Do Central Banks Still Love Gold?

Source: Eric McWhinnie, Wall St. Cheat Sheet  (4/28/12)

"Central banks around the world continue to prepare for currency devaluations by purchasing gold."


Despite experiencing a sharp sell-off on Wednesday, gold and silver prices fully recovered and gold even posted its best weekly gain since February. Both precious metals received support and climbed higher as more disappointing economic data hit the market, fueling speculation for additional Federal Reserve easing. Furthermore, central banks around the world continue to purchase safe-haven metals.

Precious metals had already been performing well since Fed Chairman Ben Bernanke said easing "tools remain very much on the table and we will not hesitate to use them," earlier in the week. However, gold and silver added to gains as new gross domestic product data showed Bernanke may be tempted to use those tools sooner, rather than later. On Friday, the Commerce Department announced that U.S. economic growth declined to its slowest rate since the third-quarter of 2011. The GDP, the broadest measure of all goods and services produced in a country, grew at an annual rate of 2.2% in the first-quarter, missing estimates of 2.5%.

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Jim Baird, chief investment strategist at Plante Moran Financial Advisors, explained, "While the economy continued to grow in the first quarter, the expansion remains modest in pace and subpar from a historical perspective. The economy is still on an uncertain footing and a window of risk exists, given the global slowdown that is unquestionable underway and the recessionary environment now enveloping multiple developed economies," according to Forbes. While markets anticipate more easing from the Fed, the Bank of Japan already announced to purchase an additional 10 trillion yen of Japanese government bonds. The central bank voted unanimously to expand its asset purchase program to 70 trillion yen, in addition to near zero interest rates. The announcement reinforces the "race to bottom" environment in fiat currencies.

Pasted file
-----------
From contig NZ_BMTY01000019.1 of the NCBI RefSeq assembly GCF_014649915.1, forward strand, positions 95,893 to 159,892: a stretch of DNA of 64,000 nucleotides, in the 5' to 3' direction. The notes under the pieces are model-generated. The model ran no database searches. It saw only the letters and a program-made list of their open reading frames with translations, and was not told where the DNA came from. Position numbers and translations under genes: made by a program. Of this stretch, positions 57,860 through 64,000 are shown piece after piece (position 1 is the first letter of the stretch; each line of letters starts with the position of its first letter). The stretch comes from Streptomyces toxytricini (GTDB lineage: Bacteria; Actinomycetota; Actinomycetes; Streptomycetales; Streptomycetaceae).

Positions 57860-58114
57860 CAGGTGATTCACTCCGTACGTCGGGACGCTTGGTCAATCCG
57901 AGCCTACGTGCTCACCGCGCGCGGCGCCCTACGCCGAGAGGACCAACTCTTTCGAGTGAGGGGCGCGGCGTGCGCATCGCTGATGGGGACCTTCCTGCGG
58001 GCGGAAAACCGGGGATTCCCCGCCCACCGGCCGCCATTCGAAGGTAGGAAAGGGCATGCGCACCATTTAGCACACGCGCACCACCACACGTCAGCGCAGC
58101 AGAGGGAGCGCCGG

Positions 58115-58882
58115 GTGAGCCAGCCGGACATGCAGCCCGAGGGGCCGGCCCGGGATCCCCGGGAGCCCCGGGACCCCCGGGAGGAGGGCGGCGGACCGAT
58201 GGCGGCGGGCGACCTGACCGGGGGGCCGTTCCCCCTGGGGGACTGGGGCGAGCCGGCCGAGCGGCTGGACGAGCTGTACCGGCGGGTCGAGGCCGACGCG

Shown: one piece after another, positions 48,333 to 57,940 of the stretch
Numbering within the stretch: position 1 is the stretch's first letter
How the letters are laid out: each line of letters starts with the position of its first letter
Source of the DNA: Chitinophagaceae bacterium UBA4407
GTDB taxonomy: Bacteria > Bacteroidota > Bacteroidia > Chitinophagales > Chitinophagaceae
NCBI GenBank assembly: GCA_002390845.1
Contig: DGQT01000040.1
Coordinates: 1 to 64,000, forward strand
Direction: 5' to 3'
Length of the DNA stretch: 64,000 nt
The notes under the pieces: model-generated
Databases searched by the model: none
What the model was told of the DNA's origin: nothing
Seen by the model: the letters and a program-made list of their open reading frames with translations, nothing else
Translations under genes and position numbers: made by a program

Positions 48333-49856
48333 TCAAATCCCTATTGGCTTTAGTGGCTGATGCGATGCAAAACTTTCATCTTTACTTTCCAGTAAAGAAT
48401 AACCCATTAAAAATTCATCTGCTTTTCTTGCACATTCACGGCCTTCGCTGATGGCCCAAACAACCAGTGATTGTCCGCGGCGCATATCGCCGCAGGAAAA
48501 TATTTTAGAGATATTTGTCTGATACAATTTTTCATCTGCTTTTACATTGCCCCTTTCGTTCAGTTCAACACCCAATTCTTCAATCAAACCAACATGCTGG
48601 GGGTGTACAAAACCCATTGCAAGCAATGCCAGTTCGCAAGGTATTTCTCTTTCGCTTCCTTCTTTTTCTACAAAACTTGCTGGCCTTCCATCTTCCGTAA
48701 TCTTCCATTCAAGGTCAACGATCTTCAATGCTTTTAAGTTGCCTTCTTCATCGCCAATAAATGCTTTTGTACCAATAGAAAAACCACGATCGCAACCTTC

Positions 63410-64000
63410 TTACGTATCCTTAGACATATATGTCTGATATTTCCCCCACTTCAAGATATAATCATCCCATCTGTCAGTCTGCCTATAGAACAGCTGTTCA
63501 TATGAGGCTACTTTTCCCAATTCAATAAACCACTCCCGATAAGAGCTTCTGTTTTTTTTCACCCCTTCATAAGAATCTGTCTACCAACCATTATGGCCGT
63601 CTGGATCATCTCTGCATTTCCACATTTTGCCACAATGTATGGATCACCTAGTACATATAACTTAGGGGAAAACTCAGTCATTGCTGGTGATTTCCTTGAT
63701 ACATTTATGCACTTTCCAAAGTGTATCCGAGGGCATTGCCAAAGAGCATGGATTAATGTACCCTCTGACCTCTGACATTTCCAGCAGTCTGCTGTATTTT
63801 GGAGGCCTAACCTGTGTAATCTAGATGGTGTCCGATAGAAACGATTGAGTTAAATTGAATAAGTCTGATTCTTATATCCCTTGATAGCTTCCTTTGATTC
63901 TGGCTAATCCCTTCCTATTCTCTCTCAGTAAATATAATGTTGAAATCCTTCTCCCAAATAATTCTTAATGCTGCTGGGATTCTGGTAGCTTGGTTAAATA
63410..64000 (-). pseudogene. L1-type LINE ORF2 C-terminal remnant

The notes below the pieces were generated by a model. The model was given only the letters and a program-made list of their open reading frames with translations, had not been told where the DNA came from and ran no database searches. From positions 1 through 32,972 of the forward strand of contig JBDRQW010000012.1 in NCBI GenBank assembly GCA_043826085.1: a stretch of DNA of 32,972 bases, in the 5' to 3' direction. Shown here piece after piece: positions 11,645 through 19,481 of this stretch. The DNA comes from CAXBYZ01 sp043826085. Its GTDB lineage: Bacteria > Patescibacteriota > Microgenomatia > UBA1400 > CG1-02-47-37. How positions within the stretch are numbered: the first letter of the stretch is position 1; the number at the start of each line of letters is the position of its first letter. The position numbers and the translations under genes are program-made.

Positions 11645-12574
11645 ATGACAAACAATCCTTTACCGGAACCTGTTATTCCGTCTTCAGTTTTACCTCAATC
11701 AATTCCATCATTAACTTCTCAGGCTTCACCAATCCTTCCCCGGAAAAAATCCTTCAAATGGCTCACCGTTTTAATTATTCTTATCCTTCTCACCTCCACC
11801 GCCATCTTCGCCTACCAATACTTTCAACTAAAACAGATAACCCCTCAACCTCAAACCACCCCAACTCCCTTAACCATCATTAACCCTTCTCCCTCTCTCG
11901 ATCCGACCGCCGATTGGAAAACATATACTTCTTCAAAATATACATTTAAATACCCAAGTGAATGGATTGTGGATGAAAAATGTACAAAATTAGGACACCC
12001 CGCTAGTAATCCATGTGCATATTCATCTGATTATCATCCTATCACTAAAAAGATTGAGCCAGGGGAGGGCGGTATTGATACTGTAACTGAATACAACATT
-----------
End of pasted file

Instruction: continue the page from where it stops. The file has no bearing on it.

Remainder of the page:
Central banks around the world continue to prepare for currency devaluations by purchasing gold. According to new data released from the International Monetary Fund, Mexico added 16.8 tons of gold worth about $900 million to its reserves in March. Meanwhile, Russia and Turkey added about 16.5 tons and 11.5 tons, respectively. Central banks around the globe added a record 440 tons of gold last year, the most in almost 50 years, and will most likely set another record this year.

GoldCore explains, "Central banks are expanding reserves due to concerns about the dollar, euro, sterling and all fiat currencies. There is an increasing realization amongst central bankers that gold is a less risky alternative to most paper currencies and a recent survey showed that the majority of central bank reserves managers were favorable towards gold. Signifying the mood of caution among the world's central bankers, 71% of those polled said gold was a more attractive investment than it had been at the start of last year."

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Eric McWhinnie

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